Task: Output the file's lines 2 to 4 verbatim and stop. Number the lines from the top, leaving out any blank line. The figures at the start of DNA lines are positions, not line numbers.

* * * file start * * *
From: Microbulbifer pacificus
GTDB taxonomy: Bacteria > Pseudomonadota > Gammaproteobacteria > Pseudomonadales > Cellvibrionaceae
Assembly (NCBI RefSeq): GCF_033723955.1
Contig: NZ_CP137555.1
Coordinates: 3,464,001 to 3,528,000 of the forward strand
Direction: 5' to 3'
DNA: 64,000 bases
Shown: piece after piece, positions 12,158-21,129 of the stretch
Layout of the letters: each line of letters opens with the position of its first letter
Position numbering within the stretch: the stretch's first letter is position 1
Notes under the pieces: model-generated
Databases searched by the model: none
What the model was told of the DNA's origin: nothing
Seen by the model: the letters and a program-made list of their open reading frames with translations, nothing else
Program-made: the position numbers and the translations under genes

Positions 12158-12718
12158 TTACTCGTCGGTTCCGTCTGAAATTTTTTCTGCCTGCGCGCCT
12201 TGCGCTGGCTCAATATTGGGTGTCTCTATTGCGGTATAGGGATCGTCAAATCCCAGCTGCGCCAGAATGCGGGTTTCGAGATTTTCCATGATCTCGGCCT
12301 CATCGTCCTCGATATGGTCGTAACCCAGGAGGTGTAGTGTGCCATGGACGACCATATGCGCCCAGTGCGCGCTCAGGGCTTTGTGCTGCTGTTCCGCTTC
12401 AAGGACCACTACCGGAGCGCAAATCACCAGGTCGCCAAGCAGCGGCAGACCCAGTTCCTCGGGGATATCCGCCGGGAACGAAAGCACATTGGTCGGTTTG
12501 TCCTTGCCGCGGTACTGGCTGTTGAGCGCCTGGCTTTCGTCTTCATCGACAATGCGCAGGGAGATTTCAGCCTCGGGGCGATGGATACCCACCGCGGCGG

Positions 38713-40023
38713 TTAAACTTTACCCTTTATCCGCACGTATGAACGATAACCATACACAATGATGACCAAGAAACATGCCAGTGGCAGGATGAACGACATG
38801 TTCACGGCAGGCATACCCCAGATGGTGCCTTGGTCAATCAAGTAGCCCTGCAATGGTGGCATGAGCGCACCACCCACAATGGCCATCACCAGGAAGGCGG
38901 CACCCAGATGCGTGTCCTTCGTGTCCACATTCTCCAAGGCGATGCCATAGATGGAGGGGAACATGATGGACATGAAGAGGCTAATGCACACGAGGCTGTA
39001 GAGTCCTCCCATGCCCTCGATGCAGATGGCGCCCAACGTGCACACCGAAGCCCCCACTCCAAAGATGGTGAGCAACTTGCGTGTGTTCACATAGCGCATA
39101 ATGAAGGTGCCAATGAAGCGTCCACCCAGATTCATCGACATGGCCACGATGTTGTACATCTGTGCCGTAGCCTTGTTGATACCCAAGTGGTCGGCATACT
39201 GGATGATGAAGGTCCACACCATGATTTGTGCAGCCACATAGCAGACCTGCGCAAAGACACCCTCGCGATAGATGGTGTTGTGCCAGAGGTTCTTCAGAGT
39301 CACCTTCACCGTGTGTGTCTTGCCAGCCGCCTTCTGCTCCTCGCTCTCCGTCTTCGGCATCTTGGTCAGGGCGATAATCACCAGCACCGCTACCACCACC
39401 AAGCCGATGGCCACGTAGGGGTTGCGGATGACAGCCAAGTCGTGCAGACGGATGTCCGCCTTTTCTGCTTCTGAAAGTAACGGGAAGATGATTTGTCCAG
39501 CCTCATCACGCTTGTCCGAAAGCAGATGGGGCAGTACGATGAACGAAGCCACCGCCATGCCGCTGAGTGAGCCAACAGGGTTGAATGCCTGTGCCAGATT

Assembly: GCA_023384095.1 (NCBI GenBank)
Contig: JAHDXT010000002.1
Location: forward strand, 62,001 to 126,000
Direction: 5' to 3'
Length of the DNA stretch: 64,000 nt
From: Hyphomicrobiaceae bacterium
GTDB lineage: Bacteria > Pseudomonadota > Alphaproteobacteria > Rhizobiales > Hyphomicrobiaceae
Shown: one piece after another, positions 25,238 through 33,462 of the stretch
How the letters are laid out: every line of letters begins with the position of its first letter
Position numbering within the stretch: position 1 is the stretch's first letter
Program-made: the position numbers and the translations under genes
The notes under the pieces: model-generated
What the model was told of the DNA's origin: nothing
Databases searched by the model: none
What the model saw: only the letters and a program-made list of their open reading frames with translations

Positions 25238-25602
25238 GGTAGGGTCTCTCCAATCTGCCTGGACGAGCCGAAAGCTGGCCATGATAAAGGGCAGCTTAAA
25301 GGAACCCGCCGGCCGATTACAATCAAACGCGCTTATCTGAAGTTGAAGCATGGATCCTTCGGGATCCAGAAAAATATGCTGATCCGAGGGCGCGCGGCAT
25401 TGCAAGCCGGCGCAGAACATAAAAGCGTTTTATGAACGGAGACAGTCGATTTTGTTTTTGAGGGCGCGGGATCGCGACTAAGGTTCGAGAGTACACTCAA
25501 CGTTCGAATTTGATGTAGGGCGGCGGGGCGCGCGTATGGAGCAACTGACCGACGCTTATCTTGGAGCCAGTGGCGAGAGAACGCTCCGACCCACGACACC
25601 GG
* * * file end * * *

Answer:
GTDB taxonomy: Bacteria > Pseudomonadota > Gammaproteobacteria > Pseudomonadales > Cellvibrionaceae
Assembly (NCBI RefSeq): GCF_033723955.1
Contig: NZ_CP137555.1